Stimulating images of brightly colored objects float across the screen accompanied by entertaining sound effects and the masterful and melodic tones of Mozart. Aimed at children from one to 36 months, this video joins its counterparts Baby Einstein and Baby Bach in promoting the notion that exposure to the stimulus of classical music can help promote brain development in such areas as verbal ability, spatial intelligence, creativity, and memory. Musical selections include excerpts from several of Mozart's piano sonatas, concertos, and symphonies, specially arranged to appeal to infant and toddler ears. ~ Kathryn Tamms, Rovi
Rent movies and games by mail without a monthly subscription and pay only for the movies and games you want. Blockbuster By Mail Subscribers can use it to get even more rentals each month. You'll have 7 days to watch, then return in the prepaid mailer.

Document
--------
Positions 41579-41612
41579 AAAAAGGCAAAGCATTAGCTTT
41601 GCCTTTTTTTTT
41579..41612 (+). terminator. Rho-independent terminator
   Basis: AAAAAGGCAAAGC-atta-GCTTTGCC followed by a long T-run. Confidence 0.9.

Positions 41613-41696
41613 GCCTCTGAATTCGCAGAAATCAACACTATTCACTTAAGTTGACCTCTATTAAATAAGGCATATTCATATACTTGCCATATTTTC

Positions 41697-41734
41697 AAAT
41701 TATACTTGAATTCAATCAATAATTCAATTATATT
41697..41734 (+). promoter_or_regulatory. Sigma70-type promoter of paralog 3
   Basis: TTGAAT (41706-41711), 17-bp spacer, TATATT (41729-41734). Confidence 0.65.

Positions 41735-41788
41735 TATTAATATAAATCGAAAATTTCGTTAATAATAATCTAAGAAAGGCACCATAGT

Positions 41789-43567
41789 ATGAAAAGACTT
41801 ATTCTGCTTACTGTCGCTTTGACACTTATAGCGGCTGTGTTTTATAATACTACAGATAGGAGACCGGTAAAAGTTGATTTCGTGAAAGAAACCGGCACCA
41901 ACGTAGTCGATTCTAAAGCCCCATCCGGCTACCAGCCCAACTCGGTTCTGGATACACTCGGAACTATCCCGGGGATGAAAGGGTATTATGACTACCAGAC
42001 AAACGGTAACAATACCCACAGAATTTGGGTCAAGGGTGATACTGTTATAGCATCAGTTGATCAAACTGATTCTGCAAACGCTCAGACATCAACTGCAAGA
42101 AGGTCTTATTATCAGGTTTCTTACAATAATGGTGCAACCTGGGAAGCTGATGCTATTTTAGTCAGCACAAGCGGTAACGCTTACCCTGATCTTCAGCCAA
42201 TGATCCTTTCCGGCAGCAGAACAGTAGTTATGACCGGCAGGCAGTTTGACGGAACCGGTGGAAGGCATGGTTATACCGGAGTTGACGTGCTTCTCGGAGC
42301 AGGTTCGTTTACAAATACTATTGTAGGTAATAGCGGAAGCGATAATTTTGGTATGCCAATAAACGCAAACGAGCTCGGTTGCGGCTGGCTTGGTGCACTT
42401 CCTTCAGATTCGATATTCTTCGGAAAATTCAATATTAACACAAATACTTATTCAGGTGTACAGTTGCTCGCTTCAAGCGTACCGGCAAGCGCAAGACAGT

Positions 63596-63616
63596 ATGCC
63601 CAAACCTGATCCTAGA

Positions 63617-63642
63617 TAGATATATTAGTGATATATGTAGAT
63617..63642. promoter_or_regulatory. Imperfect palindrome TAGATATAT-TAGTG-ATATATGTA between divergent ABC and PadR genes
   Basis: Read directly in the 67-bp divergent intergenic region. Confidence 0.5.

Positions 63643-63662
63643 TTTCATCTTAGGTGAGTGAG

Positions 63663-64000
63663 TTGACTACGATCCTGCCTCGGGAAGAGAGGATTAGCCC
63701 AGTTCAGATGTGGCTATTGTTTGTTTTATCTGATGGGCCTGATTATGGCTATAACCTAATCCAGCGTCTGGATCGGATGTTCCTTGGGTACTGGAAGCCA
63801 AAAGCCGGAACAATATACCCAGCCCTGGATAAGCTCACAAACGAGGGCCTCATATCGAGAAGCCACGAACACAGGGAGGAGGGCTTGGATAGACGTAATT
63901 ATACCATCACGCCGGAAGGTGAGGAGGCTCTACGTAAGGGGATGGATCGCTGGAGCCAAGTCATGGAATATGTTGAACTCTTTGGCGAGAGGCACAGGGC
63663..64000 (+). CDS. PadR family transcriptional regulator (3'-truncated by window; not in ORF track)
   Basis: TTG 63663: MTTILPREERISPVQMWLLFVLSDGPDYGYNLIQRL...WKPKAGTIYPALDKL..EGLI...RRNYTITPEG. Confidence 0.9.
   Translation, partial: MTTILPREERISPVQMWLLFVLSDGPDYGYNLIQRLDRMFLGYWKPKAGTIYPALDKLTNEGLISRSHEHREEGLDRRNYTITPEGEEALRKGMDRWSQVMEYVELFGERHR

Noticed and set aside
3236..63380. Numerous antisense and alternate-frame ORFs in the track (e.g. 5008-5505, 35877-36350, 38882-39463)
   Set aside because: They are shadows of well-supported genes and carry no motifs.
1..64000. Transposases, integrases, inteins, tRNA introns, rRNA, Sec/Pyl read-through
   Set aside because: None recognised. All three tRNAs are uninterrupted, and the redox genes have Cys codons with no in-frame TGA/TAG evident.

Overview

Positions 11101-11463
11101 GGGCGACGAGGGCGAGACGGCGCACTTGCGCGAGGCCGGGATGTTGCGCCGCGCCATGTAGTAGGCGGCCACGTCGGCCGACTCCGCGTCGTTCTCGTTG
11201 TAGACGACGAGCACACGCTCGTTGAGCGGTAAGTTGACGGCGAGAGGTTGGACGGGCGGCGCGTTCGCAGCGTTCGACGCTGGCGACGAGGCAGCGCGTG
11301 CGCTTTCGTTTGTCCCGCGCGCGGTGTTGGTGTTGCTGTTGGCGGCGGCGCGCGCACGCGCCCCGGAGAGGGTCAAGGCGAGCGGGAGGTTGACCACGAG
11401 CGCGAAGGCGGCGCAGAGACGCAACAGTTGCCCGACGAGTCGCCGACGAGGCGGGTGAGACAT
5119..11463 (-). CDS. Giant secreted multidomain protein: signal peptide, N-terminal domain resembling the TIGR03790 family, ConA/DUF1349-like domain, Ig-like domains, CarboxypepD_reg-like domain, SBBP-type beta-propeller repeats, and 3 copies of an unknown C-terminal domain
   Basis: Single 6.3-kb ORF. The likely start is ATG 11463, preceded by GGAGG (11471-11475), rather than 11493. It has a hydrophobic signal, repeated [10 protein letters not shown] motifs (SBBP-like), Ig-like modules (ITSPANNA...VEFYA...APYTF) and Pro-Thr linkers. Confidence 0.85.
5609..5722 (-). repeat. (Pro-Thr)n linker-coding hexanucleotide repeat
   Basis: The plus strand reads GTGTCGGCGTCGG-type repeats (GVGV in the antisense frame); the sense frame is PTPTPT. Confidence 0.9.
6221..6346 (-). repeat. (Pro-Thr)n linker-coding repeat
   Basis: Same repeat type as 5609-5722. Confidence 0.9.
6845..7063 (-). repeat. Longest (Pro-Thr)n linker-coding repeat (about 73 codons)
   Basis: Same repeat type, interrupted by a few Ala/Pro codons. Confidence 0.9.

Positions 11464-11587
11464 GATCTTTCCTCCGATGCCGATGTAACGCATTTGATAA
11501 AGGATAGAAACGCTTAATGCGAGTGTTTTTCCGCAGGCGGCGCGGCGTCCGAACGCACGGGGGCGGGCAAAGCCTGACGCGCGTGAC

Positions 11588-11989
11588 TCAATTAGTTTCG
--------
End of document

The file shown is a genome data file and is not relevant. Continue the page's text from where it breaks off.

No subscription required. Usually ships in 24 hours.
Blockbuster Instant Video
Watch thousands of movies instantly on your TV, tablet, mobile phone or computer with no monthly subscription.
You pay only for what you watch.
All these Baby Einstein movies look like they were made in someone's basement. They basically just show toys and objects moving along with music. My little guy is 8 months old and doesn't watch any tv. But when he is sleepy he will sit in my lap and watch this and fall asleep. I don't really like the movie, but my baby does and that is what counts!
I have a 20 month old and watch a lot of movies while we're home all day long since I work evenings. I got this one for him thinking it would be good to catch his attention, but it didn't. He looked at it maybe twice the whole way through. I got a movie out of the bargain bin at Wal-mart called Baby Prodigy, and it's very similar to this, but it works! If you can find that one, get it instead.